Retired Muhammadu Buhari’s recent victory at the polls has given aggressive vent to the aphorism that success has many fathers while failure is an orphan. Many APC partisans are regaling in ‘I told you so’, while several merchants of fortune scamper for media opportunities to surreptitiously remind us of their ‘immense’ contributions to the Buhari enterprise. Those who chose to buy into different political narratives from the competing ideas in the political marketplace are now scorned or pitied for their political ‘illiteracy’ or naivety – as if political campaigns are no longer meant to be contests for ideas and narratives. Cowboys masquerading as wisdom merchants are offering unsolicited advice that merely mask their search for relevance in the new dispensation. Is this what bandwagoning is all about? I feel nauseated that some politicians do not even have the decency to wait for the new government to settle down and unfold its values before jumping into the new ship. What these fair weather politicians have succeeded in doing, in my opinion, is to ennoble opposition politics. As our democracy matures, politicians will increasingly be identified by what they stand for – and not whether they are in the ‘right’ or ‘opposition’ party.
Reflective of this emerging triumphalism and ‘chop-chop’ politics is the tendency to pick on the South-east, which voted massively for Jonathan in both 2011 and 2015, for their apparent lack of political foresight or even ‘political illiteracy’ (as one writer called it) – even though most parts of the country, out of group think, historically give bloc votes to identified parties and individuals. While I am averse to ‘chop chop’ politics and believe no group should owe any one explanations on why they chose to vote the way they did, as a political science teacher I am intrigued by the level of support Jonathan appears to have in Igboland. In fact going by the published figures (by the way I believe both APC and PDP fiddled with figures from their strongholds), the PDP bested even APGA (said to be Igbo party) while Jonathan’s popularity far surpassed that of the Great Zik at the peak of his fame. How can one explain this?
Taking the published figures at face value, I believe there are several variables simultaneously at play in the South-east:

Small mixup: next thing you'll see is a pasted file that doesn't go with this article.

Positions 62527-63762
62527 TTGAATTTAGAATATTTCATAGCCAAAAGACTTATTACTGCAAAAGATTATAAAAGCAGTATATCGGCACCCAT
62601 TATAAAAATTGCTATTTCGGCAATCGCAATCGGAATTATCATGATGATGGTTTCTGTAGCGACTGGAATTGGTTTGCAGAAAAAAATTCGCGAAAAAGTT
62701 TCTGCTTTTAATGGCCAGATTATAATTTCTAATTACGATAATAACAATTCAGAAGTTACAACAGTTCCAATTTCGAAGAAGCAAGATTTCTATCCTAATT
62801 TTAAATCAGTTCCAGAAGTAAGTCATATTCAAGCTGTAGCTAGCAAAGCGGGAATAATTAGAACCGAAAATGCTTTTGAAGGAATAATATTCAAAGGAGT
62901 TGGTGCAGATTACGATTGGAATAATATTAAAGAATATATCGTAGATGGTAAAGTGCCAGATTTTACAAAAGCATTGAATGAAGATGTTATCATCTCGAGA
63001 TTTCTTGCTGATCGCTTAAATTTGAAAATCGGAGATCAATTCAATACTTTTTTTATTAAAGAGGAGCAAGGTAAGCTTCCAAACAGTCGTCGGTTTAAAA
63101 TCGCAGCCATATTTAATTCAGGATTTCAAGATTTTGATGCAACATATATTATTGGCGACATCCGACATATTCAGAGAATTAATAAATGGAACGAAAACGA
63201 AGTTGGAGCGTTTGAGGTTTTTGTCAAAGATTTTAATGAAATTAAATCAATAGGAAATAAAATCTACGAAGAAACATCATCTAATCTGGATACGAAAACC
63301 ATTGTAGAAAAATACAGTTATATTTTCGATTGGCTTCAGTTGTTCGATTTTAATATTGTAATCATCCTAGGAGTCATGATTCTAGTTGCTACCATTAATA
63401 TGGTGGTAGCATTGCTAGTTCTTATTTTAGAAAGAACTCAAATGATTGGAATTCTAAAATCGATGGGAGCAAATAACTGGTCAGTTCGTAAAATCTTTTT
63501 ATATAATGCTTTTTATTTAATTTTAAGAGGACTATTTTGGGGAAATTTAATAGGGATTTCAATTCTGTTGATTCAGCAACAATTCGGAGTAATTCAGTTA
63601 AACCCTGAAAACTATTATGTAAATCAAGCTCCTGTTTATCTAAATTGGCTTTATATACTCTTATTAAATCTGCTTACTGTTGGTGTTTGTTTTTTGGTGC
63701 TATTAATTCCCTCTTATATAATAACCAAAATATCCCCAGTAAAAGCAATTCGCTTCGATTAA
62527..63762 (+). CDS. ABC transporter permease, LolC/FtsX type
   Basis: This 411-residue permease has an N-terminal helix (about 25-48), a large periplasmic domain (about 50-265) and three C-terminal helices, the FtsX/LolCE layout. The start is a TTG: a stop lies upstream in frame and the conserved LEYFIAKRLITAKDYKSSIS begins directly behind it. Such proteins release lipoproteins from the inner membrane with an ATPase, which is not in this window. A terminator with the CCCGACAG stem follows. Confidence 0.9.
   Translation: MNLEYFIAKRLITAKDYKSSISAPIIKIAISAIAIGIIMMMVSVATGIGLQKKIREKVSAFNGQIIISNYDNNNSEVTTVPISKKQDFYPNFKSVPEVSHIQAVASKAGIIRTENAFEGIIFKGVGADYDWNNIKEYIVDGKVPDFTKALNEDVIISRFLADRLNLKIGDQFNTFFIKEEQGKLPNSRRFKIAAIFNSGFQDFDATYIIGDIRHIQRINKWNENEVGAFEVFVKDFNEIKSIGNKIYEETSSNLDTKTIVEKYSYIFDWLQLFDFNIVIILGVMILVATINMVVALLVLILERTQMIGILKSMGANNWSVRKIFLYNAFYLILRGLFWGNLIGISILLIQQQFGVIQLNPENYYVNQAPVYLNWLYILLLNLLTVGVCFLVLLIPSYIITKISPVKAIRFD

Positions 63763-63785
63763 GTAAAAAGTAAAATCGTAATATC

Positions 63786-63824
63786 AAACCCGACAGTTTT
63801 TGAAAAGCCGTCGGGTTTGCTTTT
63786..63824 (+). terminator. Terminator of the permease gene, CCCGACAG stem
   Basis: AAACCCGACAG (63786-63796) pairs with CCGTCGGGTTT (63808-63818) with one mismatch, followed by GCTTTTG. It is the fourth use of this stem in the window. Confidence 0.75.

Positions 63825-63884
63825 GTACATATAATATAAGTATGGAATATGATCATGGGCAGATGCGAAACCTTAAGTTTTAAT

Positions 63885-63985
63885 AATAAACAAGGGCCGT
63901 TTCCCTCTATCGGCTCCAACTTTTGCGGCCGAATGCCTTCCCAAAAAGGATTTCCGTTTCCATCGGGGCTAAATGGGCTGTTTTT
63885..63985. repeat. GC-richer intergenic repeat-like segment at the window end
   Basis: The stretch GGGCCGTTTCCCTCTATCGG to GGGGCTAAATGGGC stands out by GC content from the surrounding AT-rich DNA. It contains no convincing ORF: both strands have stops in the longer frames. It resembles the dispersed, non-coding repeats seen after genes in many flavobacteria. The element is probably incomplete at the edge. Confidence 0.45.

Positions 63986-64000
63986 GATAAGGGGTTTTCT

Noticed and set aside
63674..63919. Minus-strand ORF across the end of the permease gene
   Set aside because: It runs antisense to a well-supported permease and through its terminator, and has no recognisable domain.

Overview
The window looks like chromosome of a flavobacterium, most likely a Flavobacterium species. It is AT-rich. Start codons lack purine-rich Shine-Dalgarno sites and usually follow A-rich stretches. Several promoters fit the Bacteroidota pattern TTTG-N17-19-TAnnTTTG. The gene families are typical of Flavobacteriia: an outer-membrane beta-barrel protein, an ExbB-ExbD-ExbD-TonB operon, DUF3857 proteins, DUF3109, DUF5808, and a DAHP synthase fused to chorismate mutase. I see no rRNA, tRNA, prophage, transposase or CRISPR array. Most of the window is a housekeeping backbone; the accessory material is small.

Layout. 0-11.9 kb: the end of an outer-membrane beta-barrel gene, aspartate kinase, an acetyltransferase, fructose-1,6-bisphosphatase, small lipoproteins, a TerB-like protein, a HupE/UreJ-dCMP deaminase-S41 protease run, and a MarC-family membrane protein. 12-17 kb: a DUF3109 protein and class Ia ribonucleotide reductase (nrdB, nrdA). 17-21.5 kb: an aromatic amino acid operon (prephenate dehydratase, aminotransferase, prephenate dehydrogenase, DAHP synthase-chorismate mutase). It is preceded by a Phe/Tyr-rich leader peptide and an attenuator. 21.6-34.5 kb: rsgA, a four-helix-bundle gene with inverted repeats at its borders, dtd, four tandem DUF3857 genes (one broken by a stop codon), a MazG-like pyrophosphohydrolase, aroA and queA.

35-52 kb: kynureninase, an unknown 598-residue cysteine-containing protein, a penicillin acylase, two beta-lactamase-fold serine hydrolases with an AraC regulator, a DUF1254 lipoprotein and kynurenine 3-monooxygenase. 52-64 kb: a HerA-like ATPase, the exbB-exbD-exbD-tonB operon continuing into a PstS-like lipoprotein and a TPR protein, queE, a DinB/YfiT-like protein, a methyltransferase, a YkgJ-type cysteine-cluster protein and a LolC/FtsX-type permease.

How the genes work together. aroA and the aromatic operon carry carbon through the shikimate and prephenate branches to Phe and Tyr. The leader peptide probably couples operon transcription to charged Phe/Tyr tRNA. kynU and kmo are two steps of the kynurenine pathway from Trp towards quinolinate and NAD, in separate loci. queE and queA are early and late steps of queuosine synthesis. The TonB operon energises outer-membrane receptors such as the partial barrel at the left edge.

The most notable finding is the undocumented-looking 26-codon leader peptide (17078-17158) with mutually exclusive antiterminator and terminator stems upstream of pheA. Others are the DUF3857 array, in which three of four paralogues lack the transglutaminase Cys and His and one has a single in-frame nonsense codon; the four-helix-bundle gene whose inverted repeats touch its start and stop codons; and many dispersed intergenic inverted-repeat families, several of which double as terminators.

One, the critical elements of the Igbo faction of the Nigerian elite rarely like to play ‘opposition’ politics – or put crudely to be shut off from the corridors of power. In the First Republic for instance, Zik’s NCNC was in alliance with Sarduana’s NPC just as Zik’s NPP was also in alliance with the NPC’s reincarnate, the NPN in the Second Republic (1979-1983). In fact, despite Zik’s leadership of the NPP in the Second Republic, by 1983, most of the eminent Igbo politicians had joined NPN, abandoning Zik, so to say. Again it should be recalled that when Yaradua became gravely ill and a cabal around him did not want power to be transferred to then Vice President Dr Goodluck Jonathan, the South east Governors collectively aligned themselves with the cabal. So how do we interpret the tendency of the Igbo faction of the elite to want to be at the corridors of power? Is it reflective of their lack of political foresight or pragmatic politics?
Some have argued that being very diasporic and with homes and businesses in every nook and cranny of the country, it will be unwise for them to play ‘opposition’ politics as they need to be friends with the government at the centre to ensure friendly policies that will protect the group’s interests across the country. This is perhaps what some Igbo people mean when they defend their politics by arguing that the goat follows the man with the palm fronds. Whether this is pragmatic politics or reflective of politics without principles remains however debatable but is reflective of the fear that the group that wins power at the centre could use such power to privilege its in-group or disadvantage others.
Two, given the structure of the Nigerian federation and the inevitability of an alliance between a Northern faction of the elite and a southern faction to form government at the centre, there is often a competition among the various sub-regional factions of the elites (South-west, south-south and South-east) on who will be chosen. For the elites of the South-east, the Buhari-Osibanjo ticket is an alliance between the North and their rival south-west, and were the ticket to win, it would position the southwest faction of the elite to succeed Buhari rather than them. Based on this, it is possible the Igbo faction of the elite calculated it was better for them to massively oppose the Buhari-Osibanjo ticket.